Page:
Influence of Steroid Therapy on the Incidence of Pericarditis and Atrial Fibrillation Following Percutaneous Epicardial Mapping and Ablation for Ventricular Tachycardia
Background—This study evaluates the influence of 3 therapeutic approaches on the incidence of pericarditis and atrial fibrillation (AF) following percutaneous epicardial mapping and ablation for ventricular tachycardia (VT).
Methods and Results—Eighty-five consecutive procedures (2006 to 2011) were retrospectively reviewed. After the first 17 procedures (20.0%), no steroids were administered. For the subsequent 30 (35.3%), systemic steroids were administered intravenously or orally (IV/PO) while the last 38 (44.7%) were followed by intrapericardial steroid injection. Compared to no steroids, the incidence of pericarditic chest pain was significantly reduced by intrapericardial steroids (58.8% vs. 21.1%, p=0.006), but not by IV/PO steroids (58.8% vs. 43.4%, p=0.31). There was no significant difference in the incidence of pericarditic ECG with steroids (36.8, 30.0%, and 41.2% for intrapericardial, IV/PO and none, respectively). There was a non-significant reduced incidence of chest pain with ECG changes with steroids (13.2%, 10.0%, and 29.4% for intrapericardial, IV/PO and none, respectively). Radiofrequency applications (65.9% of procedures), did not affect the incidence of pericarditic ECG changes, pericarditic chest pain or pericarditis (all p>0.05). In 7 (8.3%) patients with no prior history of AF, AF was documented a median 36 hours post procedure. Patients with pericarditic ECG tended to be at greater risk of AF (16.7 vs. 3.6%, p=0.091)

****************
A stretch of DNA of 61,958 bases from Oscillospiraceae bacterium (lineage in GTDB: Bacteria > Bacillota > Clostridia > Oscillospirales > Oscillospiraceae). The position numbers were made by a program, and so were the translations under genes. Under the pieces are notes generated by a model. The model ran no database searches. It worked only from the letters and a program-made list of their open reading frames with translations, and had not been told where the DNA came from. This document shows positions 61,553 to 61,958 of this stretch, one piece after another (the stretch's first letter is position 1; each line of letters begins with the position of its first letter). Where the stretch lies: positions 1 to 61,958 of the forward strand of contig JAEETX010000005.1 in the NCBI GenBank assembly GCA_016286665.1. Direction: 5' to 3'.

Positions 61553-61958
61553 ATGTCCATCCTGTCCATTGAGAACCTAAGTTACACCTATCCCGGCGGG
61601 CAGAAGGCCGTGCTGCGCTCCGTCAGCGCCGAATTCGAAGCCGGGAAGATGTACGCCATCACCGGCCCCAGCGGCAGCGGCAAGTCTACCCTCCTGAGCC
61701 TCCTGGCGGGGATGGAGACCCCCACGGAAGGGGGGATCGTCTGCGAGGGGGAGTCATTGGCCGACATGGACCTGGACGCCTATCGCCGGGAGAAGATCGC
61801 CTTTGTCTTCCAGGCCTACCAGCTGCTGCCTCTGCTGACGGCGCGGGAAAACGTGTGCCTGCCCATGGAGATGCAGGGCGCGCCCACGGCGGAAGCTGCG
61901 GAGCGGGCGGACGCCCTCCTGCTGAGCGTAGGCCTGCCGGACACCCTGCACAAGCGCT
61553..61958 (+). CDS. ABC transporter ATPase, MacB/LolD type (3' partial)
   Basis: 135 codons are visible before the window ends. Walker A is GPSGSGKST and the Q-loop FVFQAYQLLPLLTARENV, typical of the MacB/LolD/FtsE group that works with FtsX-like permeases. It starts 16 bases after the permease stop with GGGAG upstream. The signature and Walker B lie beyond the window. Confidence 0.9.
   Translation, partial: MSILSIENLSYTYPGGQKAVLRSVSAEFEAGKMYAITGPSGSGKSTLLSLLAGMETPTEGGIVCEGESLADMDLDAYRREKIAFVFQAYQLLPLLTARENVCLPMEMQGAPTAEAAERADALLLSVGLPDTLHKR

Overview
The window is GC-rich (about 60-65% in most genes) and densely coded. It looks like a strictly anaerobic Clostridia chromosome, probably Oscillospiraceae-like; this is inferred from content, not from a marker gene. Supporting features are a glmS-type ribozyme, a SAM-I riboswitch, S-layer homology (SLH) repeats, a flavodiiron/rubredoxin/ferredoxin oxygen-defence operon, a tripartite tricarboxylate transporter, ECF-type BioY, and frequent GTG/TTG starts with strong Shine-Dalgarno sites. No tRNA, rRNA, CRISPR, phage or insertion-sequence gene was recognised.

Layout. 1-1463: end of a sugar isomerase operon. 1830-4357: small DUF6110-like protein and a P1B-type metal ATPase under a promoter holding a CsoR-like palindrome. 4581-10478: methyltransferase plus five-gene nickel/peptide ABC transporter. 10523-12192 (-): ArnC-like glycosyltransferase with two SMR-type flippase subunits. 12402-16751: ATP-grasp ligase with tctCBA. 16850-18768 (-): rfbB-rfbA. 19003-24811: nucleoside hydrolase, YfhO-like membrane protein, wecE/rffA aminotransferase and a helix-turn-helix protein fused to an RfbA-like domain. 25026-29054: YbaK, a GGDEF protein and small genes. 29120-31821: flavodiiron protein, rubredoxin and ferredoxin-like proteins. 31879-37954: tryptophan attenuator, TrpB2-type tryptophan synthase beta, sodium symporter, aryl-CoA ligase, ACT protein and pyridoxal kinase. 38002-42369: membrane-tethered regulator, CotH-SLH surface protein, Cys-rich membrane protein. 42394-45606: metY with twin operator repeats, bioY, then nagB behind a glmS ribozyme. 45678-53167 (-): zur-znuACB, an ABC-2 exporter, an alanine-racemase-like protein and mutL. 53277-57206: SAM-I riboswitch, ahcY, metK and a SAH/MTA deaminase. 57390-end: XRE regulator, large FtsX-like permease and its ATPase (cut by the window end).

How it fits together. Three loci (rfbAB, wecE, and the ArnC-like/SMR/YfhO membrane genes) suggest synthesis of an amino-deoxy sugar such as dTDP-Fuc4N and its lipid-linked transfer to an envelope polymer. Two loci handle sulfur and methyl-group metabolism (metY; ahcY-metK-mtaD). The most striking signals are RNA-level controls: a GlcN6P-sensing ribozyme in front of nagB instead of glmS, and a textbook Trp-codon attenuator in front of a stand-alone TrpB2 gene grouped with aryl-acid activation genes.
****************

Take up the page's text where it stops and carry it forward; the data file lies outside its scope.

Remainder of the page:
Conclusions—There is a high incidence of pericarditic chest pain and ECG changes following epicardial VT mapping and ablation. Pericarditic chest pain is significantly decreased by intrapericardial steroids. Procedure-related AF is relatively frequent and tends to occur more commonly with pericarditic ECG changes.
- Received October 6, 2013.
- Revision received April 23, 2014.
- Accepted May 28, 2014.